What’s a job worth in Canada?
Held up as a shining example of fiscal and social moderation, Canada has become a desired destination for worldwide job seekers. The Canadian Startup Visa, which launched earlier this month was hailed as the first program in the world of its kind.
Today, two entities at opposite ends of the fiscal spectrum are defending themselves for hiring practices many are labeling as unfair to Canadians.
The Royal Bank of Canada is up against an outpouring of protest after the chartered bank was rumoured to be replacing 45 Canadian IT workers with the help of Nasdaq listed outsourcing firm iGATE.
And Vancouver-based HootSuite is scrambling after a post on social media site Reddit accusing the uber-startup of hiring unpaid interns -a practice that is forbidden in Canada- went viral.
HootSuite CEO Ryan Holmes, in a statement emailed to the Vancouver Sun said the company was looking into the matter.
“Recently, I learned about some concerns that a few of our internship job postings may not be in compliance with the local laws,” he said. “I appreciate those who have taken the time to bring this to our attention and we will immediately review this internally.
“When we created the internship program, I believed we were doing the right thing by offering the opportunity for young people to add experience to their resume and join a Vancouver success story. If we learn these internships are not compliant, we will fix it.”
So what will be the effect of the sudden national reflection on jobs? The most likely response will be a closing of loopholes that have come about because of unclear policy.
In the case of RBC, the federal government says it is reviewing the situation, but admitted there is room for misinterpretation of Canada’s temporary foreign worker program.
In a statement, Human Resources Minister Diane Finley said the the program “was never intended as a means to bring in temporary foreign workers in order to replace already-employed Canadian workers. This is why we have launched a review of the program.”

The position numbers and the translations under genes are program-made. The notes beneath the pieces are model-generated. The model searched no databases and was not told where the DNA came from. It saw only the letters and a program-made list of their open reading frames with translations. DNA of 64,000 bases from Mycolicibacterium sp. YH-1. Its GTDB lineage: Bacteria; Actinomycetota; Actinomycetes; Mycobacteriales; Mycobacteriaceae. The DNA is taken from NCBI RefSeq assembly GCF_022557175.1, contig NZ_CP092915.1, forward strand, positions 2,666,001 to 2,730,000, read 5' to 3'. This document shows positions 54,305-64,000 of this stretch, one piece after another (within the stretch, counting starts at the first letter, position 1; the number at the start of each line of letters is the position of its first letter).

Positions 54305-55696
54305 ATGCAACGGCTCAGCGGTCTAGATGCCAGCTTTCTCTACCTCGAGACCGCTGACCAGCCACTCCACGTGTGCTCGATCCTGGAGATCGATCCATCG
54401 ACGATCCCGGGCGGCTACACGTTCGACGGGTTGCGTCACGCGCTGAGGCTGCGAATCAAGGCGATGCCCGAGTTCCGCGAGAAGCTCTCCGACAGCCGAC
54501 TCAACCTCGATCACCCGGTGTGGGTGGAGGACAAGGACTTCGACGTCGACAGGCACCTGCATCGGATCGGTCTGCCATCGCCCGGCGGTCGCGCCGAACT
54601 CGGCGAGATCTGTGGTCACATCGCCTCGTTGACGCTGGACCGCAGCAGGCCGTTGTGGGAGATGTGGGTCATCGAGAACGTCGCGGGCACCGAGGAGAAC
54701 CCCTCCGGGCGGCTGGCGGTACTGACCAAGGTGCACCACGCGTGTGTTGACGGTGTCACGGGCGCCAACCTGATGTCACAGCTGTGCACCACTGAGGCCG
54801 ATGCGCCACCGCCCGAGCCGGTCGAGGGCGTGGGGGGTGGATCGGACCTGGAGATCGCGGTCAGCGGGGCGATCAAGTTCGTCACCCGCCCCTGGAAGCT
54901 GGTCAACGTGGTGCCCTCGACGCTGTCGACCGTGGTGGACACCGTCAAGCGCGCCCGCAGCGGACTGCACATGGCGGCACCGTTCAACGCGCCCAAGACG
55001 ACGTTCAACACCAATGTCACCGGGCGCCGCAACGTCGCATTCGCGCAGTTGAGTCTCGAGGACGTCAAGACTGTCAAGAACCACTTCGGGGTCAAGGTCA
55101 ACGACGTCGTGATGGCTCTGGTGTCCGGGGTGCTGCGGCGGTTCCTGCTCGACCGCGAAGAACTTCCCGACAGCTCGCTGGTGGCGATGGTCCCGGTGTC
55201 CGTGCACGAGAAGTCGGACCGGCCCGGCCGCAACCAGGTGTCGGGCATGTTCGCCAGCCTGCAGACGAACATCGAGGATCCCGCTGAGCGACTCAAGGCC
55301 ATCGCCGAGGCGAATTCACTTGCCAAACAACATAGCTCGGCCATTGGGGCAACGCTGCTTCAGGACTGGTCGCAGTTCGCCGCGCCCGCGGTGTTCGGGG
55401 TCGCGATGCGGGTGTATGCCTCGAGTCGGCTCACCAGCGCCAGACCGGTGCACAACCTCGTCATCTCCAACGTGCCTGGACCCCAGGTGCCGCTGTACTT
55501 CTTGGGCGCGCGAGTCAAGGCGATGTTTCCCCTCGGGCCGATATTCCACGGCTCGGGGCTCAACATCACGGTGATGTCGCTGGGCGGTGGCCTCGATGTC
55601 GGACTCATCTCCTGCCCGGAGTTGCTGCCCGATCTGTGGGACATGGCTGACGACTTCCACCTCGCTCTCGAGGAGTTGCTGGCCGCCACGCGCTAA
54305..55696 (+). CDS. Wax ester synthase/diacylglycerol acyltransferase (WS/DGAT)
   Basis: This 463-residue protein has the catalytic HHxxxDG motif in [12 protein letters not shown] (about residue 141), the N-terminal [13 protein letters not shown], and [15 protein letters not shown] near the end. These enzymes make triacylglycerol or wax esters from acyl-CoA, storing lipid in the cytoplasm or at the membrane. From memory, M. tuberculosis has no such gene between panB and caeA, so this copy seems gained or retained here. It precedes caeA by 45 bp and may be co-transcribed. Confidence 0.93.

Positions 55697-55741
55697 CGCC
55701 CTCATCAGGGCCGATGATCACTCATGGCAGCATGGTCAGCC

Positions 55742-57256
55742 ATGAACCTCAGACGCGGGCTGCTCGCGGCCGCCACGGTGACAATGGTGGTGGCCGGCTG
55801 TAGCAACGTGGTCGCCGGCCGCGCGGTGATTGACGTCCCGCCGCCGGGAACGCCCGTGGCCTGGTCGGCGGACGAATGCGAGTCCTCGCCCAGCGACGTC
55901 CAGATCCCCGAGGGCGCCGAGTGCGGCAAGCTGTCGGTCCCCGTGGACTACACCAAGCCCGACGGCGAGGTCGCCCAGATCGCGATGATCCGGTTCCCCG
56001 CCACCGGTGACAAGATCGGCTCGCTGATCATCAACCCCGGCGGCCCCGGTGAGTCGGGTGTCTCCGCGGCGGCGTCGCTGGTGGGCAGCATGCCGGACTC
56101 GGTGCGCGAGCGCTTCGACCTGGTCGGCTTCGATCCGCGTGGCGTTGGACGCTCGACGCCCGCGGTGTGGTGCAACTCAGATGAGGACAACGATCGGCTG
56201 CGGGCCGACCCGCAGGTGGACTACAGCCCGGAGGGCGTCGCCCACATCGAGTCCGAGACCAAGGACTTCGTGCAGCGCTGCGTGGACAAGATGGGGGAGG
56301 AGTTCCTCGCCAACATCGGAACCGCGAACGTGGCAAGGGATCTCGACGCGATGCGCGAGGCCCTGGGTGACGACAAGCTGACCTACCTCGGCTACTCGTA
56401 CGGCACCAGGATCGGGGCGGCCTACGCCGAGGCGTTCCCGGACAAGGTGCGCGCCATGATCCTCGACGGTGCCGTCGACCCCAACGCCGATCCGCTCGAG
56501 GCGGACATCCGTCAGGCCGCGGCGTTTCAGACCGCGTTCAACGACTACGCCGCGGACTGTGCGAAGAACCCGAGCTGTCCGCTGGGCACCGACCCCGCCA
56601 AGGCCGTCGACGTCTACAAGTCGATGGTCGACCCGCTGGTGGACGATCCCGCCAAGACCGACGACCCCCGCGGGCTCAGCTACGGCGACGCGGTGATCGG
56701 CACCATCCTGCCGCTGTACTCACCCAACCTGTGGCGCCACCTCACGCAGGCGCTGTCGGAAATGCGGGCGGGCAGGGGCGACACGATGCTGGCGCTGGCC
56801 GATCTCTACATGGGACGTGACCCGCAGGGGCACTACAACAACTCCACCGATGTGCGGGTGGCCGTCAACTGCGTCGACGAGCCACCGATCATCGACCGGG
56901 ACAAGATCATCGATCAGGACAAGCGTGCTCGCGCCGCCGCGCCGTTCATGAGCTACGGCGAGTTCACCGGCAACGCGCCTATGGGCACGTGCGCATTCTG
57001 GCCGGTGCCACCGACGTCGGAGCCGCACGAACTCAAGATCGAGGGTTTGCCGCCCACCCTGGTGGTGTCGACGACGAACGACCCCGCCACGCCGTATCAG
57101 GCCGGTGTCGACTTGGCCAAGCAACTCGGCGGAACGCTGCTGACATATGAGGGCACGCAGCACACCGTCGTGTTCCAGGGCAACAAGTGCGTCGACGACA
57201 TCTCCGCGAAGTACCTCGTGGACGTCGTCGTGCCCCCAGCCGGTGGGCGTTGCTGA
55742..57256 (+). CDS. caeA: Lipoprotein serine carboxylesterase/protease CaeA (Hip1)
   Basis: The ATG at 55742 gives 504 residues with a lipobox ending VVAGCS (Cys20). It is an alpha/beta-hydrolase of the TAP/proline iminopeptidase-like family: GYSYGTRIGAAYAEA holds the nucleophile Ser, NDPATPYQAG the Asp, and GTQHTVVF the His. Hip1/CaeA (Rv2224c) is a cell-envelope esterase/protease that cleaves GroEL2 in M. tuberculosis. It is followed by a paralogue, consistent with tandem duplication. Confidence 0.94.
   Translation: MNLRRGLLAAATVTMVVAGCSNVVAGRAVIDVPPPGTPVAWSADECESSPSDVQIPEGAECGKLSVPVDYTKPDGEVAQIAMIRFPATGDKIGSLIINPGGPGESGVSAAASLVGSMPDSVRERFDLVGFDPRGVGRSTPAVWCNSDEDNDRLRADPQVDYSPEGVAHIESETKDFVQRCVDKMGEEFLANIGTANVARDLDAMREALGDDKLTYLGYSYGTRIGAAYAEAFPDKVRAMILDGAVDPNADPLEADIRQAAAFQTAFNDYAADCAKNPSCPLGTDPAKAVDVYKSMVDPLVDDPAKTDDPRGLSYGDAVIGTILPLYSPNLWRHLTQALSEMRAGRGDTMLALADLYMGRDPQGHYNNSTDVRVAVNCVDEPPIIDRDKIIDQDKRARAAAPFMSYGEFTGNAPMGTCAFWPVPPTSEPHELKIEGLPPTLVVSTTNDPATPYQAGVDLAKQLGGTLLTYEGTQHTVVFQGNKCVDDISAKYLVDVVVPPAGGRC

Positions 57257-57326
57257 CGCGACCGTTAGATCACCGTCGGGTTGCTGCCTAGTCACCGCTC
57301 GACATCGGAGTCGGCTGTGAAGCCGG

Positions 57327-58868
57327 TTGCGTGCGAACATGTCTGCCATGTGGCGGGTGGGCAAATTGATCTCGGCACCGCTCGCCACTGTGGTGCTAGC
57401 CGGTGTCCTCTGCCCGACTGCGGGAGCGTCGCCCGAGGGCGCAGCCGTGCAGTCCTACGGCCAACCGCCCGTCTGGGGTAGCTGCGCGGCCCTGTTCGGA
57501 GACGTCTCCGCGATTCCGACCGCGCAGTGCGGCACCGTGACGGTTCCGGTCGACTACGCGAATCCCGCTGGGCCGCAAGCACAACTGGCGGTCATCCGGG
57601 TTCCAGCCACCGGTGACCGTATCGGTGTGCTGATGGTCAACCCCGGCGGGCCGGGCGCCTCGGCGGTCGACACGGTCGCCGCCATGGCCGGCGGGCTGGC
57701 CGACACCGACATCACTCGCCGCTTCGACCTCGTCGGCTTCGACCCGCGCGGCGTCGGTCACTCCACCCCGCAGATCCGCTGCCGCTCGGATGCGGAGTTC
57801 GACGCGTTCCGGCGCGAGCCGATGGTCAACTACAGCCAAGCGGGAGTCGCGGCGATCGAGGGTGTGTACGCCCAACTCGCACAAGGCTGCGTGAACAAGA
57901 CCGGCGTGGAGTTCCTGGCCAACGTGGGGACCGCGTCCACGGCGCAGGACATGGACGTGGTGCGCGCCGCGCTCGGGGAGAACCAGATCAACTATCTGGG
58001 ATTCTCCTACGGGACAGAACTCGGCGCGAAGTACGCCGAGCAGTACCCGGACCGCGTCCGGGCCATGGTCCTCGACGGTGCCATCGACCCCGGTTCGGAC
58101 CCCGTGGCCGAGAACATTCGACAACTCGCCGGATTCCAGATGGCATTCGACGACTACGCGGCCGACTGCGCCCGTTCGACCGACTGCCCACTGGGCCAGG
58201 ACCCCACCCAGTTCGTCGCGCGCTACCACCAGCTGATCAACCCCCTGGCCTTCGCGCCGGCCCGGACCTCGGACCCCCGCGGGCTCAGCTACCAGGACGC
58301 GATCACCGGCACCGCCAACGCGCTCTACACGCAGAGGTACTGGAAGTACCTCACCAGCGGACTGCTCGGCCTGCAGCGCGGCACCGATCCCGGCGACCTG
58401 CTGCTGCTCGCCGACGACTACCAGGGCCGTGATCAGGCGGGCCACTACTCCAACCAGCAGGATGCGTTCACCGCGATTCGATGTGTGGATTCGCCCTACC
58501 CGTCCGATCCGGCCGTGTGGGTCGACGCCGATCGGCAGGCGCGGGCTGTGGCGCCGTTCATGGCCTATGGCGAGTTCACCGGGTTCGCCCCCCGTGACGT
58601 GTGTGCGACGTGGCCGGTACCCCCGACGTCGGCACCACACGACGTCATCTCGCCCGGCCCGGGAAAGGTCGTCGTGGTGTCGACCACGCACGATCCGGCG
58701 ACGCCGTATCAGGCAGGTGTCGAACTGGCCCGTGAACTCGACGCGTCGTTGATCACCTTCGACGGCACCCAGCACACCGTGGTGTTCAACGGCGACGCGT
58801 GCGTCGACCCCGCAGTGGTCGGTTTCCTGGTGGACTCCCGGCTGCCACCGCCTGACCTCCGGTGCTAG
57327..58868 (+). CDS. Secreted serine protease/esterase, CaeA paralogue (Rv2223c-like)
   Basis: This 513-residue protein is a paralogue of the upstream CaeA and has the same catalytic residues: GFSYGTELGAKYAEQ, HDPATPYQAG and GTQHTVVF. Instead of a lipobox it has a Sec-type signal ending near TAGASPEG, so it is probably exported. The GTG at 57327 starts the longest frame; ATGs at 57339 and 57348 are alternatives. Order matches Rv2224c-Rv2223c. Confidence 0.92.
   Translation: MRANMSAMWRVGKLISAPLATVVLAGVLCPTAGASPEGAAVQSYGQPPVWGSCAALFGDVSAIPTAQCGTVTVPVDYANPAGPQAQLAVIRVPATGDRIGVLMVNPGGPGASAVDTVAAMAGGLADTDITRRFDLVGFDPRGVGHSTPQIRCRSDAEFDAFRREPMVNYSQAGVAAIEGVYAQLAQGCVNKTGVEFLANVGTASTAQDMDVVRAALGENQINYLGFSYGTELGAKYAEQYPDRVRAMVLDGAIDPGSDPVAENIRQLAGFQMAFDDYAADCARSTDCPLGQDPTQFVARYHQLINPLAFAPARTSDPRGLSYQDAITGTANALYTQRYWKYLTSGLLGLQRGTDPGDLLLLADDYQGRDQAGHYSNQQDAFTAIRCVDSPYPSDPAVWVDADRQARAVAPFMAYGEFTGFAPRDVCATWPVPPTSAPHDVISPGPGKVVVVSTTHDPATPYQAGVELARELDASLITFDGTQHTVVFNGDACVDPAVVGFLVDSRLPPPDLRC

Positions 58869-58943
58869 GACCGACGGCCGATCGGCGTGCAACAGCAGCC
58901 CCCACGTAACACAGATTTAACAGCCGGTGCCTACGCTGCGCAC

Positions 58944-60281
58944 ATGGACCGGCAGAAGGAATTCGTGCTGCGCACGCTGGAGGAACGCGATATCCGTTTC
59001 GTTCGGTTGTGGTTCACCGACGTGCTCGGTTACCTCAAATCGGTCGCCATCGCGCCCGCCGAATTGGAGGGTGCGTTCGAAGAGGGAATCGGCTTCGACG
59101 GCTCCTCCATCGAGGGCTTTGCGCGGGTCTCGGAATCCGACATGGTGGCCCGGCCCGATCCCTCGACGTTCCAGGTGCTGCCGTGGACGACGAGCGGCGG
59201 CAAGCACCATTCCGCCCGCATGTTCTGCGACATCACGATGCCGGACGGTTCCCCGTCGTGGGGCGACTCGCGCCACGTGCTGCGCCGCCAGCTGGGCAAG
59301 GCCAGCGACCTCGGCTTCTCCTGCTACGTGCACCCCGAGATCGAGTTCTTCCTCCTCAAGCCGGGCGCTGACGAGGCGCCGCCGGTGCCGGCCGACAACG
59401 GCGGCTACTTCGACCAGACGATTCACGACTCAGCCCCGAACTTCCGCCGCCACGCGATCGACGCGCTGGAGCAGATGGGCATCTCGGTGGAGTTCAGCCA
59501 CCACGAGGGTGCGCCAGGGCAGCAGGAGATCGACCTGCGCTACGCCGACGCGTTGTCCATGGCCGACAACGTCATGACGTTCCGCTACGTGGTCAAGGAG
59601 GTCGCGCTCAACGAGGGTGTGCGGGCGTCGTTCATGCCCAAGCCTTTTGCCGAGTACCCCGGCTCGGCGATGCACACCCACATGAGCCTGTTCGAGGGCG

And Hootsuite was subject to a 2011 Ministry of Labour fact sheet that left a lot of room for interpretation. But David Doorey, professor of employment law at York University, told the Toronto Star recently that there is no such thing as an intern in Canada.
“You won’t find the word ‘intern’ in our employment laws at all. It’s an industry term,” he said. “There seems to be a widely held belief that an employer avoids our basic employment law rules simply by labelling someone an intern. That’s wrong.”
The subject of unpaid internships is also a hot-button issue in the U.S. After television host Charlie Rose in December lost a class-action lawsuit for failing to pay college interns a minimum wage, former media executive Steve Cohen penned a editorial in the Wall Street Journal, condemning the judgement.
“The lawsuit was dumb and the settlement worse,” said Cohen.
“Companies will now be less likely to bring on interns. That isn’t because of the incremental cost, but because it opens the door to increased regulation and meddling from labor activists. College students will lose out on important benefits, from seeing how companies really work to building important skills and gaining exposure to people who might hire them.”
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